After the procedure was completed, a digital subtraction angiography and echocardiography with color-flow mapping were performed to verify the correct positioning of the stent and to detect any primary endoleak.

Technical success of TEVAR was considered the placement of patent endograft, exclusion of the false lumen in case of Type B aortic dissection (TBAD) and absence of type I or III endoleaks. Endoleaks were defined according to the Committee for Standardized Reporting Practices in Vascular Surgery of The Society for Vascular Surgery/American Association for Vascular Surgery [26]. Type I endoleak was defined as proximal or distal attachment site leak and type III endoleak was considered as junctional leak between stent grafts if more than one graft was used.

Routine examination of heart, lung, liver, and kidney function and contrast-enhanced computed tomographic (CT) scanning or angiographic analysis were conducted in all hemodynamically stable patients. Hemodynamically compromised patients underwent CT analysis, transesophageal echocardiographic (TEE) analysis, or both just before emergency endovascular repair.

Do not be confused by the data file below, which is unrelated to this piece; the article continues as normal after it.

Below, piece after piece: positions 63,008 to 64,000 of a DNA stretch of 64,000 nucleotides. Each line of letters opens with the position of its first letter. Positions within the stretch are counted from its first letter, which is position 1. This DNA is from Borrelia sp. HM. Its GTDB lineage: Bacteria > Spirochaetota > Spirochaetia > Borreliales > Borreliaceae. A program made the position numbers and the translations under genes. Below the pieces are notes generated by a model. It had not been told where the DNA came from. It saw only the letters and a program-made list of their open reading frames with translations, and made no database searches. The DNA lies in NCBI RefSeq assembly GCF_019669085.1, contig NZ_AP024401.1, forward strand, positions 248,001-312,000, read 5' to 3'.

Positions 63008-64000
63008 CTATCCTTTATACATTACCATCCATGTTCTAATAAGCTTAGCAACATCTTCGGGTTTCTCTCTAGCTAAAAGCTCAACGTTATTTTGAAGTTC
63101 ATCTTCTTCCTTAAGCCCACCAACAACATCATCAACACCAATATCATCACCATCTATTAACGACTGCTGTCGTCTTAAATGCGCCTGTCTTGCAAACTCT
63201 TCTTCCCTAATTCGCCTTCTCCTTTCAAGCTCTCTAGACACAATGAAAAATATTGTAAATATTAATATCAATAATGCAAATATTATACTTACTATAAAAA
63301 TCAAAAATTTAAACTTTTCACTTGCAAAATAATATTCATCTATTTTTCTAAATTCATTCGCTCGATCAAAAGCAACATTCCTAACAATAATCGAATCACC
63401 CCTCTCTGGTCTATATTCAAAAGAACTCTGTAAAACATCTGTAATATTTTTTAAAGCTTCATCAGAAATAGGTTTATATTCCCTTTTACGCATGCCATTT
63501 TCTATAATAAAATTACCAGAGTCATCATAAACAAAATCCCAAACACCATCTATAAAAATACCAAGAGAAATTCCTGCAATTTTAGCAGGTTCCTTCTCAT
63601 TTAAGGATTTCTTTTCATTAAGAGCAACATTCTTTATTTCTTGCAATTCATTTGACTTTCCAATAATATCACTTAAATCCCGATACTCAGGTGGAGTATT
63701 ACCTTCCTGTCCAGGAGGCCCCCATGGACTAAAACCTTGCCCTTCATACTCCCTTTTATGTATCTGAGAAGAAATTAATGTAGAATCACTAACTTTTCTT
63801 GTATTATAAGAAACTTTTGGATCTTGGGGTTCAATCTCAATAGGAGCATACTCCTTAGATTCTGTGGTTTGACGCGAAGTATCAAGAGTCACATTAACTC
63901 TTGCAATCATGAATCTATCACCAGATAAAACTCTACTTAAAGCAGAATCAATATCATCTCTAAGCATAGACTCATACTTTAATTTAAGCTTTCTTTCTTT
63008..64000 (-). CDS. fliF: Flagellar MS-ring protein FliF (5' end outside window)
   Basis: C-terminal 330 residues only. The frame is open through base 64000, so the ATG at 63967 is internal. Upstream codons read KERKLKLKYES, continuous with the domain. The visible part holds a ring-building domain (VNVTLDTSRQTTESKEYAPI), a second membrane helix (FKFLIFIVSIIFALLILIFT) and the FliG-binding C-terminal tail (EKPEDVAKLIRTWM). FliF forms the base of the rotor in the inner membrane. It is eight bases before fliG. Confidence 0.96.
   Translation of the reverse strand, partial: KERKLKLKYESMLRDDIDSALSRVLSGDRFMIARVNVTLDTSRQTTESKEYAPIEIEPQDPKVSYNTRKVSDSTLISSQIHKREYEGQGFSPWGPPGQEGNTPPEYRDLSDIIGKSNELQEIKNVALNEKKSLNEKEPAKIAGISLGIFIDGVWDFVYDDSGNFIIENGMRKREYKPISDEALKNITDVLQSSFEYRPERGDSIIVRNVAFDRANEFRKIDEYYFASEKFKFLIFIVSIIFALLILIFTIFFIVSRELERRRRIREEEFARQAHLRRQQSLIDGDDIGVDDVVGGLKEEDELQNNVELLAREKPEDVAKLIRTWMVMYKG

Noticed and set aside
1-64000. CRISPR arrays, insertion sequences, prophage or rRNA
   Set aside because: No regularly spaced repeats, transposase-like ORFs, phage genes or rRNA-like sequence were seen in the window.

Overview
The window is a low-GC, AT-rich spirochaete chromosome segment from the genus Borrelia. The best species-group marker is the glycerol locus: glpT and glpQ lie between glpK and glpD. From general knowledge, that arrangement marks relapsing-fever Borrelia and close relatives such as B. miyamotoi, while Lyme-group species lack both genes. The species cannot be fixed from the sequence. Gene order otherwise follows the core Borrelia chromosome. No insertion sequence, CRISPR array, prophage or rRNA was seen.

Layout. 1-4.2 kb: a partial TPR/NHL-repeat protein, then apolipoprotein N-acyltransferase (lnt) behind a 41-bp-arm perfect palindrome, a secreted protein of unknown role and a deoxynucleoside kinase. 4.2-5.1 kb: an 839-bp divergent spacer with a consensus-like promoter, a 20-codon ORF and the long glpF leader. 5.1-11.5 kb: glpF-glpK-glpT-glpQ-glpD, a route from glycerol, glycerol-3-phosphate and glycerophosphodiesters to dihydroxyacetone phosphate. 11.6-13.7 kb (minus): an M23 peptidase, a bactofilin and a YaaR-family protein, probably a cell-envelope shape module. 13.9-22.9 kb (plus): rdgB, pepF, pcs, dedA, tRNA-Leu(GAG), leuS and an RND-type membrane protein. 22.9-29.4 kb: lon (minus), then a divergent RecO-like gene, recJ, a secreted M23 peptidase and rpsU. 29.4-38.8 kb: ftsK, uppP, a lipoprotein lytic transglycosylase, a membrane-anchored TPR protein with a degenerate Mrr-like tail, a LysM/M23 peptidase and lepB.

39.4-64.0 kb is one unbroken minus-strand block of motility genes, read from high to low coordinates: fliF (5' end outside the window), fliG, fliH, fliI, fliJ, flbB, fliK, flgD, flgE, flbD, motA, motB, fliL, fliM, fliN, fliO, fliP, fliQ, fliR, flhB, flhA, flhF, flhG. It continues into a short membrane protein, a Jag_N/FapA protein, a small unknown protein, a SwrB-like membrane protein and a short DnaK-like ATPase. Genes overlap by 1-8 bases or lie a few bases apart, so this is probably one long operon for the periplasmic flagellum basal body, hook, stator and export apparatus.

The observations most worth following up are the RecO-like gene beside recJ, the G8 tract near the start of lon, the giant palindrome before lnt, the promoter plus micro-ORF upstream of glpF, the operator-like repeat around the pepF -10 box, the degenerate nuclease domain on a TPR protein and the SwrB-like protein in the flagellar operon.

Follow up

Follow-up consisted of CT scan before hospital discharge, at 1, 3 and 6 months, and yearly thereafter. Data from early mortality and postoperative complications as paraplegia or paraparesis, renal and respiratory failure, myocardial infarction, ventricular arrhythmias, congestive heart failure were also collected. We defined paraplegia or paraparesis partial (−paresis) or complete (−plegia) loss of voluntary motor function in the pelvic limbs [27], acute renal failure as acute deterioration of kidney function reflected by a significant increase in serum creatinine [28], respiratory failure as the impaired ability of the respiratory system to maintain adequate oxygen and carbon dioxide homeostasis [29], myocardial infarction as an imbalance between myocardial oxygen supply and demand [30], ventricular arrhythmias (VA) as the presence of ventricular premature beats, ventricular tachycardia (VT), ventricular flutter, torsades de pointes (TdP), accelerated idioventricular rhythm, or ventricular fibrillation (VF) [31, 32], and congestive heart failure when the heart is unable to maintain an adequate circulation of blood in the bodily tissues or to pump out the venous blood returned to it by the veins [33].

To evaluate left arm function a complete clinical and instrumental (duplex ultrasound) evaluation of the left arm was performed in all patients immediately after the procedure and 12, 24, and 72 h later and then at 3,6 and 12 months postoperatively and yearly thereafter, as previously reported [25].